More than 100 years after the first mayor of Invercargill city John Daniel Campbell won a medal during a motorcycle race from London to Edinburgh in June 1919, it has been donated to the Catlins Museum by his grandchildren Campbell Ronald Weston, of Dunedin, and Denise Campbell, of Auckland. Jenet Gellatly finds out about Mr Campbell’s journey.
THE small, battered medal lay in the dirt for almost 60 years…
It had been a treasured memento of an event which had taken place in June 1919.
Invercargill resident John Daniel (JD) Campbell had enlisted in the New Zealand Expeditionary Force 36th Reinforcements, Engineers, travelling from the quiet, backwaters of Invercargill, to the other side of the world, arriving in London, England, in June 1918.
At the time of his enlistment his occupation was recorded as a cycle and motor importer.
His shop was at 31 Dee St, opposite the then post office, with another branch on Wyndham’s main street.
While in the United Kingdom, he took part in the Motor Cycling Club’s (MCC) London to Edinburgh motor trial, travelling from the capital of England to the capital of Scotland on an
AJS motorcycle with a sidecar and passenger, a distance of just more than 400 miles (643km).
It was now June 1919. Barely seven months previously, World War 1 had ended.
During the 1918 Influenza Pandemic which had swept the world, Mr Campbell fell ill with pneumonia in the October while in London.
After recovering, he was granted extended leave from February 1919, which allowed him to take part in the June rally.
Although there had been MCC Trials before the war, they had ceased from 1915 to 1918, with the 1919 12th trial the club’s first major trial since the war had ended.
Of the 176 entries, 131 gold medals were awarded to those who completed the rally in less than 23 hours.
Those who completed it within 24 hours were awarded a silver medal (5), and a bronze medal was given for those within 30 hours (1).
His grandson Campbell Ronald Weston said Mr Campbell, who was aged 31 at the time, was one of those awarded a gold medal.
According to The Southern Cross newspaper of August 2, 1919, Mr Campbell was the only New Zealander who competed and it had been an ‘‘all-night race’’, where he rode ‘‘a trusty AJS machine’’.
Although Mr Campbell was the rider, the identity of the sidecar passenger was unknown, although according to his daughter, June Weston’s (nee Campbell) written recollections, it was another New Zealander and they were both awarded a gold medal.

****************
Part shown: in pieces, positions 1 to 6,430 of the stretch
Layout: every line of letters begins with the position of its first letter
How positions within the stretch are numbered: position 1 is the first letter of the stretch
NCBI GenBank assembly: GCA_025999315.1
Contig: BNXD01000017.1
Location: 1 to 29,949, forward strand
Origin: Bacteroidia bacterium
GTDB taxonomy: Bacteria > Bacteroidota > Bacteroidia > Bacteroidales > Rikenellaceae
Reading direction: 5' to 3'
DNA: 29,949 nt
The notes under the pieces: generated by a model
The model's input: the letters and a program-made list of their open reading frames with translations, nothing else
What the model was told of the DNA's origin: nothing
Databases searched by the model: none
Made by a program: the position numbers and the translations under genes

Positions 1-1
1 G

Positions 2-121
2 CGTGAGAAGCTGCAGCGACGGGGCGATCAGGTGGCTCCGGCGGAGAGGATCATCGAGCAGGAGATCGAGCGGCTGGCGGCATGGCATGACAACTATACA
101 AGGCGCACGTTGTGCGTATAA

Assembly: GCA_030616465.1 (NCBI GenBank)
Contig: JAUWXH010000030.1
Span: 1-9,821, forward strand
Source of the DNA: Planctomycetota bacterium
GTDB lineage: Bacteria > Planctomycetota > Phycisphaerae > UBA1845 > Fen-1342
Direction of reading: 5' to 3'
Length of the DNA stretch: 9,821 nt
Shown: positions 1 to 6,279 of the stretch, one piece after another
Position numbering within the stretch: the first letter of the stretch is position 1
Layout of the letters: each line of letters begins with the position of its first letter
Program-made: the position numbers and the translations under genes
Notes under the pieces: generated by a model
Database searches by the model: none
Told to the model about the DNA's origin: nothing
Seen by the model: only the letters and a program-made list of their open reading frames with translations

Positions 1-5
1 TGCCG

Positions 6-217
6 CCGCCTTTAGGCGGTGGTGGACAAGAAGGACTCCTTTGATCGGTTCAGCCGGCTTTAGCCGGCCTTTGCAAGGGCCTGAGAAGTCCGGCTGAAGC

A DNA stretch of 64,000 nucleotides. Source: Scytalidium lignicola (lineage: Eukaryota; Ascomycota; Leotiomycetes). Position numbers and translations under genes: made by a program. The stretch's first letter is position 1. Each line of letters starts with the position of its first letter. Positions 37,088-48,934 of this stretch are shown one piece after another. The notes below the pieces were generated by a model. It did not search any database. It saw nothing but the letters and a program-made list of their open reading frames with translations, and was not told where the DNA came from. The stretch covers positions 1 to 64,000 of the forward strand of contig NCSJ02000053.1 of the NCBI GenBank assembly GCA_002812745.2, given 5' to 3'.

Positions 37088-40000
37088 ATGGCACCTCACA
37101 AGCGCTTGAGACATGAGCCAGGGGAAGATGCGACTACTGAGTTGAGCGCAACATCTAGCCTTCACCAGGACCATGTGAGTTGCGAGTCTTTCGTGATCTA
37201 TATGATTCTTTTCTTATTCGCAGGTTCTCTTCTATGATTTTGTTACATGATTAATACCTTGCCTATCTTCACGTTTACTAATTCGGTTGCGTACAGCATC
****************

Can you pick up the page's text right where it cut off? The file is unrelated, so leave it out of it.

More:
On one side the medal reads, London – Edinburgh, June 6th and 7th, 1919, Side Car. J D Campbell and was embossed with entwined laurel leaves underneath. On the other was a
classical Roman/Greek image of two women in flowing robes holding shields, one with the emblem of England, the other of Scotland, and the words Motor Cycling Club. Founded 1901.
John’s father was also named John Campbell, one of the owners of the Campbell and Leggett sawmill partnership which had mill sites at Kahuika, Ratanui/Houipapa and
Tahakopa. His mother was Sarah Campbell, of Invercargill.
When he was discharged in September 1919, Mr Campbell returned to Invercargill, where he resumed his business, holding the AJS Motorcycle agency at his cycle and motor shop.
He became a councillor from 1925 to 1929, and Invercargill mayor from 1929 to 1931, as well as serving as president of the local branch of the Red Cross Society and executive
member of NZ Red Cross and of the NZ Joint Council of Order of St John and Red Cross Society and was awarded a Member of the order of the British Empire (MBE).
During his tenure, Invercargill was proclaimed as a city on March 1, 1930.
The medal was a treasured reminder of his ‘‘successful participation in the prestigious race’’, Mrs Weston had written.
However, it was lost while he was visiting his father’s sawmilling operation at Tahakopa.
‘‘He went to see his father John, who was operating a sawmill in partnership in the Tahakopa district.
JD took with him the medal to show to his father. Then unfortunately the medal was lost, falling from his pocket,’’ Mrs Weston wrote.
‘‘He had travelled over a lot of the area being logged that day and was never certain where it may have been lost.’’
‘‘There were little steam-powered bush trams that hauled the logs on wagons, over wooden tracks, to the sawmill. JD had left school at 12 and had obtained his ‘ticket’ to drive these
at the age of 14. He may have lost the medal while driving one of the bush trams.’’
Her father regretted losing this medal, she wrote.
So it came as a surprise about 55 years later when Mrs Weston received a phone call from a farmer in Tahakopa. It was May 1975.
The farmer had been riding a motorbike across a recently ploughed paddock and saw what he thought was a newly exposed bottle top glistening in the sun.
‘‘He stopped to investigate and to his surprise found a circular medal covered with soil,’’ she wrote.
‘‘After cleaning it, he was able to read the [name] J D Campbell on it,’’ and took the trouble to find Mr Campbell’s daughter was June Weston, who was living in Invercargill.’’
The farmer phoned Mrs Weston and, soon after, she and her son, Campbell Ronald Weston, travelled to his property, where the farmer passed the previously lost medal to her.
Mr Weston and his cousin Denise Campbell, of Auckland, presented the gold medal to Catlins Museum manager Mike McPhee, along with information of John Daniel Campbell’s war service, the history of the medal and its story, earlier this year.
Mrs Weston died in August 2017.
‘‘Now, after my mother’s death, it seemed appropriate to return the medal to the area where it was found,’’ Mr Weston said.
– Various sources